Abstract: Within the anthropology of Christianity, much attention has been paid to the convergence of Christianity with modern understandings of language. In this essay, I review scholarship that traces the historical connections between modern and Christian views of language, particularly in British colonial attacks on Hindu language practices, and I examine two recent ethnographies that offer different vantage points on the variety of ways in which contemporary Christians use language in a self-consciously modern way.
Part III: Review Forum, “The Anthropology of Christianity: Unity, Diversity, New Directions”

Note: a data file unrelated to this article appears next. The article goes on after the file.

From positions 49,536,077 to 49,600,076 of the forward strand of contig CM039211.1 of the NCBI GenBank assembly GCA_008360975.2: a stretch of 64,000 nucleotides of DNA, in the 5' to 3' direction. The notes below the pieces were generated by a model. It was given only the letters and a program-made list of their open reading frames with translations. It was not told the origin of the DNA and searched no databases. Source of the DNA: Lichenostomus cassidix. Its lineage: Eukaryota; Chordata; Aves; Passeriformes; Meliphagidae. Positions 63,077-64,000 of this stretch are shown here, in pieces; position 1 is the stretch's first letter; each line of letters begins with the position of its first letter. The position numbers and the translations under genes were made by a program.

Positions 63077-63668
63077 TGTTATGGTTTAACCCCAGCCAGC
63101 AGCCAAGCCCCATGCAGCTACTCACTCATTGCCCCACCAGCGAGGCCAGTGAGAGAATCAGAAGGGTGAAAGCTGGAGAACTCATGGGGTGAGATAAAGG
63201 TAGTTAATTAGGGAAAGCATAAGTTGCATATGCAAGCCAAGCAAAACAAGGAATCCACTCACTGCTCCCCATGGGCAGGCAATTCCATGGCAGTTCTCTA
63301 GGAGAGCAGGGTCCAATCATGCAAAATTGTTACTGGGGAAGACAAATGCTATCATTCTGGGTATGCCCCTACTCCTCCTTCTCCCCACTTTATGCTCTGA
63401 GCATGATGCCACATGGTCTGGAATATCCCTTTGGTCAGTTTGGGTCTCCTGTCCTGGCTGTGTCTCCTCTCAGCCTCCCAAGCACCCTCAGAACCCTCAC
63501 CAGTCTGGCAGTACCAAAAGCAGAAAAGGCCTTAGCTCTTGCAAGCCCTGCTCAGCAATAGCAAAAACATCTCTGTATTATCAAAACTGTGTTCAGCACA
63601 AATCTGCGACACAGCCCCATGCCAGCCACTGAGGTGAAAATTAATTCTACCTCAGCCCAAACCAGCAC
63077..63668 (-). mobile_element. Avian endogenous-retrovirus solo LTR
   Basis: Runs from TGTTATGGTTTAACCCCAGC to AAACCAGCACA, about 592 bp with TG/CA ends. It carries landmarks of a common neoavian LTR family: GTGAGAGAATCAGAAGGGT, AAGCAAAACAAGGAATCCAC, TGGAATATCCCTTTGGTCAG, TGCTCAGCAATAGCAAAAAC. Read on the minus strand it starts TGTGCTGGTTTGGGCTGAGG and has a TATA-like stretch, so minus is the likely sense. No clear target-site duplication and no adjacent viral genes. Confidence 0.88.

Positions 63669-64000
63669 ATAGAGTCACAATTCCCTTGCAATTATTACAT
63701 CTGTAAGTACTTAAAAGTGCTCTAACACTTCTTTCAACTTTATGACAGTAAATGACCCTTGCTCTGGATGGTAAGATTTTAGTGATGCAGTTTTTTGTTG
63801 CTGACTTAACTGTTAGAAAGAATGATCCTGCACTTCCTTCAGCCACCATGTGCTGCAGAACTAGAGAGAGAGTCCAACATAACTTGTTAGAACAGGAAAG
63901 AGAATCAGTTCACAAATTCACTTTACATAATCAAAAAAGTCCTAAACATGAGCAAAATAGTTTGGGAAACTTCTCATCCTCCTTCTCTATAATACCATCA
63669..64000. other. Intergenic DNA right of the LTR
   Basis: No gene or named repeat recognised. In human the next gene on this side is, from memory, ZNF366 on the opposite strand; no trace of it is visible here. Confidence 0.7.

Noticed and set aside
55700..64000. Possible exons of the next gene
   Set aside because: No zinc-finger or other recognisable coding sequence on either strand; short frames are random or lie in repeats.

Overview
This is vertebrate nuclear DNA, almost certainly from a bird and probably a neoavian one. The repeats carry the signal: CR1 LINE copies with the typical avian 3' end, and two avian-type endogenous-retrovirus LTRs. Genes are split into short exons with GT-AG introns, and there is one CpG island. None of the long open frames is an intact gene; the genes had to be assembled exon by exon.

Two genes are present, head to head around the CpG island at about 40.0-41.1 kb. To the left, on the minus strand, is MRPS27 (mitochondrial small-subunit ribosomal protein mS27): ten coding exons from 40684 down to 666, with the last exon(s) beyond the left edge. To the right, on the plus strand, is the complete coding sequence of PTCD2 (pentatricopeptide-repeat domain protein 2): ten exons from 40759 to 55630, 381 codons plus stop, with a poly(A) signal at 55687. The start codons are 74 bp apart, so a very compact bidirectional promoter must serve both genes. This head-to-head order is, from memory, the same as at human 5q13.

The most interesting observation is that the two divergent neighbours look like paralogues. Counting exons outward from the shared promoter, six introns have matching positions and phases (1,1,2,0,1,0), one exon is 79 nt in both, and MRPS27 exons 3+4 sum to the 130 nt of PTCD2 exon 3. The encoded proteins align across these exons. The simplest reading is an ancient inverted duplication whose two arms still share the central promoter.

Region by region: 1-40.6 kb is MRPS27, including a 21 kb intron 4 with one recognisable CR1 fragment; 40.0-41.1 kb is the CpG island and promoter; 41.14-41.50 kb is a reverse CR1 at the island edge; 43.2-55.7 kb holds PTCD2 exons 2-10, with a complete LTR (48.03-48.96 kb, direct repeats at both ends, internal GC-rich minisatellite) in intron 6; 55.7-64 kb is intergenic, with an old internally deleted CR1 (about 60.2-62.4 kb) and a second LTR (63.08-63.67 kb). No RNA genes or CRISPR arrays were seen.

Christianity, Space, and Place
By: Katja Rakow (Heidelberg University)
The three articles in the section “Christianity, Space, and Place” assemble ethnographic studies concerned with different space-place relations in various geographical settings, ranging from urban spaces in Beijing (China) and Damascus (Syria) to rural settings in Bosavi (Papua New Guinea). I will give a brief overview of each essay before I draw a comparison and point out similarities, shared themes and insights. Further, I will discuss each article’s contribution to broader discussions in the Anthropology of Christianity and to what research desiderata these articles point us in terms of future studies. Continue reading